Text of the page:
This last week or so we’ve been on the road again, severely cutting into my reading time, but literary things have been happening, nonetheless.
National Bookshop Day, 2018
Yesterday, August 10th, was, as many of you know, National Bookshop Day and I did, in fact, visit a bookshop, Readings in Carlton, Melbourne. I bought Gerald Murnane’s Border districts, which brings me one step closer to reading this Miles Franklin shortlisted book. Daughter Gums and I also visited, next door, the Readings Kids bookshop, where she bought Alison Lester’s Rosie sips Spiders for a baby shower she was attending this weekend.
It was so hard not to buy more, but you all know how behind I am in my reading so you’ll understand my abstemiousness!
I’d love to hear what you did – if you are an Aussie – to support the day?
Alison Lester Gallery
A couple of days before National Bookshop Day we were driving to Melbourne from Canberra via one of the long routes, in this case via Cann River. It was an interesting drive that took us through some quite dramatic landscapes – from the shimmering yellow-white colours of the Monaro in drought to the lush green of south-east Victoria which is not!
On Day Two we overnighted at Foster, in order to visit Wilson’s Promontory, before driving on to Melbourne the next day via Fish Creek. Now, Fish Creek is a very pretty little town that also happens to be the home of the Alison Lester Gallery – yes, the Alison Lester who wrote (and illustrated) the book Rosie sips spiders mentioned above. Fish Creek is a lovely little town, and is in the region where Lester was born, grew up and still lives. We bought books here for our new Grandson Gums. The Gallery sells Lester’s books plus numbered prints of her beautiful book illustrations. It also has a little library nook where you can read her books before you decide to buy them. Unfortunately Lester wasn’t there, but you can organise to have your books signed if you want to (and don’t mind waiting for your books!)
BTW Alison Lester was one of Australia’s Inaugural Children’s Laureate from 2011 to 2013, which I wrote about back then.
The Wife and RBG
One of our Melbourne traditions is to have a meal and see a movie with Daughter Gums. We usually go to Cinema Nova (across the road from Readings Bookshop.) It’s a big complex, but not at all like those big impersonal suburban multiplexes. The cinemas are mostly small, and many have rather idiosyncratic layouts, but the movie selection is wonderful. We decided to see The wife, starring Glenn Close and Jonathan Pryce, and adapted from Meg Wolitzer’s novel, that I haven’t read. It focuses on the responses and feelings of the wife of an author who is told he has won the Novel Prize for Literature. If you don’t know the story, I don’t want to spoil it, but it is a great film for booklovers, and, particularly, for women booklovers! I enjoyed seeing Glenn Close again in a meaty role. The story is full of issues to chew over about gender, morality, pride, vocation, relationships over the long haul, and about how a door chosen can have unexpected ramifications down the line.Then, suddenly finding ourselves with some extra free time, Mr Gums and I took the opportunity to also see the documentary RBG about the US Supreme Court justice, Ruth Bader Ginsburg. As documentaries go, this takes a pretty standard form – a combination of archival footage, contemporary footage, interviews with Ginsburg and with friends, family and colleagues. Wikipedia quotes film reviewer Leslie Felperin who says:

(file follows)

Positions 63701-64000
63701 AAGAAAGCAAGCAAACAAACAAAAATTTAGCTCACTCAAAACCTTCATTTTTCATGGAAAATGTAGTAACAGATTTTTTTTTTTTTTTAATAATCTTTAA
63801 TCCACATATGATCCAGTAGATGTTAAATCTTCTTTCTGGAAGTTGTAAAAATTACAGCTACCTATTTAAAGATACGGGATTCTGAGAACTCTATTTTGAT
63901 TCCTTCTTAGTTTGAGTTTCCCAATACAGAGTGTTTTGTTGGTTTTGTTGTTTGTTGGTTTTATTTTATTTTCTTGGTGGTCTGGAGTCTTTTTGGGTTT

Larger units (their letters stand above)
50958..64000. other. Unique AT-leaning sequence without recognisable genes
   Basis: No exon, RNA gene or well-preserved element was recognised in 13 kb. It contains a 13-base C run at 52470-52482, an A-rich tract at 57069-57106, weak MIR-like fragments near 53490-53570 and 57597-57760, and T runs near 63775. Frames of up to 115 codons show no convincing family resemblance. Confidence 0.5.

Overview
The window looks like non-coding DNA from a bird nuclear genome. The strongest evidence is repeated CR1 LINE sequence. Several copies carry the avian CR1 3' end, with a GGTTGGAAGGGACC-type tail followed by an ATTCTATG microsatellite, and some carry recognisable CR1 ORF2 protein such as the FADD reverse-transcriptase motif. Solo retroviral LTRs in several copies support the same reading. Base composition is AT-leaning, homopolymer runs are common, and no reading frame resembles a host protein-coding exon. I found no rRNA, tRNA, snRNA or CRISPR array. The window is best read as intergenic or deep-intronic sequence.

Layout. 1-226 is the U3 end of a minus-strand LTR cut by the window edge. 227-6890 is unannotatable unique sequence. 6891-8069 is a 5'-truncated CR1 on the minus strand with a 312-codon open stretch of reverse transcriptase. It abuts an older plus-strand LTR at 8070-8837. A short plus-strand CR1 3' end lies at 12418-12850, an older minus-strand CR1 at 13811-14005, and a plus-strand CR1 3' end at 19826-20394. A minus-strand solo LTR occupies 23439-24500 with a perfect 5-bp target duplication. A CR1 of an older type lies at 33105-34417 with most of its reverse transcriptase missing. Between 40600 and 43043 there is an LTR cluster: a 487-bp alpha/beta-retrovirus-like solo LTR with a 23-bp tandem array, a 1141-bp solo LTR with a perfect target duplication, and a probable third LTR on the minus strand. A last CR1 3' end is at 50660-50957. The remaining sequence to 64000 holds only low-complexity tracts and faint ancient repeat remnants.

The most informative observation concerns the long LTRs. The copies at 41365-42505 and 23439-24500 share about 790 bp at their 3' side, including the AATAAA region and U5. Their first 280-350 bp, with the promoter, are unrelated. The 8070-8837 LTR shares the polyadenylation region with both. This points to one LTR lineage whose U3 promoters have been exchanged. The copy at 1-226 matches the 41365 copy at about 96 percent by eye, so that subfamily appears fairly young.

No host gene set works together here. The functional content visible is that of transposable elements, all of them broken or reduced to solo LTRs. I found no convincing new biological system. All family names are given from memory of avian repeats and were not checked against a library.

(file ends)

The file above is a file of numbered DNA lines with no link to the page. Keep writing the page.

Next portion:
…there is something deeply soothing about RBG, a documentary that, like its subject, Supreme Court Justice Ruth Bader Ginsburg, is eminently sober, well-mannered, highly intelligent, scrupulous and just a teeny-weeny bit reassuringly dull.
As I said, traditional in form, but the subject is so intelligent and her contributions to thinking about women’s rights so relevant beyond the USA, that the film kept us engaged from beginning to end. She is a fascinating woman with an inspiring capacity for clarifying the complex.
Bangarra Dance Theatre’s Dark Emu
Now, we didn’t quite see Bangarra Dance Theatre’s performance of Dark Emu this week but we did see it very recently so I’m sneaking it in here. This is Bangarra’s interpretation of Bruce Pascoe’s book Dark emu (my review) in which he argues that indigenous Australians were not hunter-gatherers but had an agricultural practice, a practice that better proves, in legal terms apparently, their sovereignty or ownership of the land.
I wondered how they would balance the abstraction of dance with the literalness of the theory Pascoe presents (a theory that requires evidence of all sorts of agricultural practices) without, somehow, being prosaic. The dance, the props (which helped convey activities such a corralling animals, damming water, storing food), the lighting, and the music (which mixed traditional sounds with more suggestive modern ones) kept the audience on track with the story being told, although I understand Canberra reviewer Michelle Potter’s point that we didn’t always comprehend the “meaning” of what we were seeing in terms of the theoretical argument. For Mr Gums and me, though, these concerns were not strong enough to spoil the spectacle of Bangarra’s dancing. The moves, the shapes, the energy – we can never get enough of them and we did “get” the main threads of the narrative. (And, I suspect a second viewing would make a big difference. It is sometimes tricky to separate out spectacle from meaning first time around.)